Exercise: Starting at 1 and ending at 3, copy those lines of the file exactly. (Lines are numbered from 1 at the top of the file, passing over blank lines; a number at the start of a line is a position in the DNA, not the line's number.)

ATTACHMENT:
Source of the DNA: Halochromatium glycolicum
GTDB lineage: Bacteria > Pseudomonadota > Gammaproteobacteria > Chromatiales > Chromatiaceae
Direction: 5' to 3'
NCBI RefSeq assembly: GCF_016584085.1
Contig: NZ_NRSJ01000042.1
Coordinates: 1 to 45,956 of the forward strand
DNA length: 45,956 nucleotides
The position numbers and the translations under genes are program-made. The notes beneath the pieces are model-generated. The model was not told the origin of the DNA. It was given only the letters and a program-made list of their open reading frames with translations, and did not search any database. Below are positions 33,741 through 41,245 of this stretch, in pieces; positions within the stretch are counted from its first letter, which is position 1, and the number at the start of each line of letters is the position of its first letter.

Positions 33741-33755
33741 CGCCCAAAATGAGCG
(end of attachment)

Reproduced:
Source of the DNA: Halochromatium glycolicum
GTDB lineage: Bacteria > Pseudomonadota > Gammaproteobacteria > Chromatiales > Chromatiaceae
Direction: 5' to 3'